10 June 2014 Less than a week after an urgent funding appeal by the heads of the lead UN food and refugee agencies, lack of donor attention threatening to cut off aid to thousands trying to escape violence in the Central African Republic (CAR) emerged again today as a top item in the bi-weekly humanitarian briefing in Geneva.
Elisabeth Byrs, spokesperson for the UN World Food Programme (WFP) said $15 million is needed to cover urgent funding until December as refugees and stateless persons continued to arrive in Cameroon from neighbouring CAR. As of today, WFP’s emergency operation has received only two contributions and that the current projected shortfall is 90 percent.
“The immediate priority across host countries is to address the acute needs of these refugees, and to plan for the rainy season, which will create conditions for the outbreak of disease and challenge overland delivery,” Ms. Byrs told reporters.
The number of internally displaced persons (IDPs) remains at more than half a million across the CAR since December 2013, and more than 120,000 refugees have fled to neighbouring countries.
The Regional Refugee Response Plan involves WFP, the Office of the UN High Commissioner for Refugees (UNHCR) along with 13 other partners in the four countries affected by the CAR refugee crisis – Cameroon, Chad, the Democratic Republic of the Congo, and the Republic of the Congo.
Executive Director of the UN World Food Programme (WFP) Ertharin Cousin and UN High Commissioner for Refugees António Guterres on June 4 had reported on the dire plight of the most vulnerable arriving in Cameroon from CAR exhausted, often acutely malnourished and sick.
Ms. Byrs told reporters at the press briefing – held on Tuesdays and Friday every week in Geneva, long known informally as the humanitarian capital, featuring briefers from agencies like WFP, UNHCR, UNICEF, and other organizations and partners that take part in humanitarian emergencies worldwide.
A WFP mission is on the ground in Cameroon, and has conducted screening at the Gbiti site where they found 31 percent of new arrivals at the entry point are acutely malnourished, of whom 11 percent are in a state of severe acute malnutrition, Ms. Byrs said. Screening at all other sites confirmed the dire situation, and acute malnutrition has been observed among school-age children.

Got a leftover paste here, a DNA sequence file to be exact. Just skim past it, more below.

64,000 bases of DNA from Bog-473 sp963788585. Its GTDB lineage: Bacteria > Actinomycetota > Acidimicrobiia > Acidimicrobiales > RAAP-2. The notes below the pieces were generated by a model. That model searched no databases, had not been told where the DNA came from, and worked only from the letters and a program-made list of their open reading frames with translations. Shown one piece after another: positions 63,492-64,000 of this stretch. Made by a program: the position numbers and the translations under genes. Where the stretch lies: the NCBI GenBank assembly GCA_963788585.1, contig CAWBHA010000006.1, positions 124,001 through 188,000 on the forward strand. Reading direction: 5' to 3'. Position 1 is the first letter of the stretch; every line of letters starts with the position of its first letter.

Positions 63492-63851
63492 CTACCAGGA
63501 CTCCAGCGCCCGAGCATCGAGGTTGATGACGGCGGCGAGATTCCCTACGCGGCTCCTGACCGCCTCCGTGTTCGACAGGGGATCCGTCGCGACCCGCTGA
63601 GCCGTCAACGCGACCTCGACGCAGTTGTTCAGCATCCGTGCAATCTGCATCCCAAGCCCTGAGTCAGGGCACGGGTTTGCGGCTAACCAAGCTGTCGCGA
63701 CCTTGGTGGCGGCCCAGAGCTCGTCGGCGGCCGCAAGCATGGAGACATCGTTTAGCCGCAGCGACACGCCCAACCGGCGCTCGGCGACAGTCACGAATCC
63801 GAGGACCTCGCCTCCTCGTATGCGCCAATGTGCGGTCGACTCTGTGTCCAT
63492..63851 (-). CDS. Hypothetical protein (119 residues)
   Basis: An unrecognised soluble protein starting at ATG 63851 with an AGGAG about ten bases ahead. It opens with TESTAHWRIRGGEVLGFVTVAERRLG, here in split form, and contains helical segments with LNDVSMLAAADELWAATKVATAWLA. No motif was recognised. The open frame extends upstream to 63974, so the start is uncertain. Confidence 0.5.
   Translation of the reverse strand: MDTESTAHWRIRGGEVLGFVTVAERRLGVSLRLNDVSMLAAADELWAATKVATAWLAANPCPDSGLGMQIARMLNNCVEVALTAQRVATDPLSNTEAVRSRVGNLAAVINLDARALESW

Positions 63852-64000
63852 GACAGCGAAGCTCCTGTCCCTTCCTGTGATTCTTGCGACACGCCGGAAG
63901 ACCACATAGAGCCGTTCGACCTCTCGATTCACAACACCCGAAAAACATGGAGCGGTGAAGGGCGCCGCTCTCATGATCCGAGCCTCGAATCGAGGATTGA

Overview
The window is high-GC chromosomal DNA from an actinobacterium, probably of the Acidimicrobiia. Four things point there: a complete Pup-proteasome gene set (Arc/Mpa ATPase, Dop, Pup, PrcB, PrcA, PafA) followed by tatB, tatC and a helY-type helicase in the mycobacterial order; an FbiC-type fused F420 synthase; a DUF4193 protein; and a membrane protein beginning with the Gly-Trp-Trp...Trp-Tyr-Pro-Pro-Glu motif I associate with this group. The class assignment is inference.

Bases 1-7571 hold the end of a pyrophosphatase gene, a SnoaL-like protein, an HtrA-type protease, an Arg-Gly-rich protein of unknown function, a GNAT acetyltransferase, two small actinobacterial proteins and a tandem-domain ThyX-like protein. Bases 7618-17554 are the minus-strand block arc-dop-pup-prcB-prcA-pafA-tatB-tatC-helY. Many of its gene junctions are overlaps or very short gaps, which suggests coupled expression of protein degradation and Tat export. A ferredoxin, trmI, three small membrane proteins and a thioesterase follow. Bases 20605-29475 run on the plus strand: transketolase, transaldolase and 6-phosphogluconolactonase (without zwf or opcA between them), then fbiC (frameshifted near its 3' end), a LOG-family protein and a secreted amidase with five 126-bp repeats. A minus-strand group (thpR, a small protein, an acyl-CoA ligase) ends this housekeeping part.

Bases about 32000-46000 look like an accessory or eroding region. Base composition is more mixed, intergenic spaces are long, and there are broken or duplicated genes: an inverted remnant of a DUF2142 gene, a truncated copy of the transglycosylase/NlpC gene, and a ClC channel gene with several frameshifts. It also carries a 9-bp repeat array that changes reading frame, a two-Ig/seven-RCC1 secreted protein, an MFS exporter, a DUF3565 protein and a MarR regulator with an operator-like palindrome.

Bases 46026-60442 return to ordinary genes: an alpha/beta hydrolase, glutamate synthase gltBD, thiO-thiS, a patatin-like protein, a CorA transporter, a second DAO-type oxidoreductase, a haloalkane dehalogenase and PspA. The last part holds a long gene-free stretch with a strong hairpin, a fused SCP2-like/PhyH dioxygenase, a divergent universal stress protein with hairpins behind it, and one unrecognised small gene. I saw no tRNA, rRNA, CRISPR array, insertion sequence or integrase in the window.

According to UNHCR, in a report on its website, most of the people arriving in Gbiti are exhausted and in a precarious physical condition after fleeing brutal attacks on their homes by armed elements. Many are suffering from deep cuts or bullet wounds, but they count themselves lucky to be alive.
UNHCR and its partners closely monitor the thousands of people crossing at Gbiti, keeping an eye out for people in need of medical assistance, especially malnutrition, but also physical injuries.
Up to 2,000 people a week, mostly women and children, reach Cameroon through more than 30 entry points along a 700-kilometre stretch of border.
WFP’s Ms. Byrs said in May some 63,000 beneficiaries with were assisted and general food distribution at entry points and sites were complete. More than 30,000 Central African refugees located in transit sites had received 30-day food rations, and another 30,000-strong CAR refugees based in other sites had received those rations as well.
The percentage of IDPs intending to relocate to another region within Central African Republic had also been steadily increasing, from 4.6 percent in March 2014 to nine percent in April 2014 to 11 percent in the latest survey, according to the International Organization for Migration (IOM).
The 28 May attack on the Notre Dame de Fatima had provoked the displacement of 22,000 people, including 9,000 of whom had been taking refuge at the church, had forced that population to move to nine other displacement sites, quickly straining the limited resources at these sites in terms of shelter, water, sanitation and food, IOM said.
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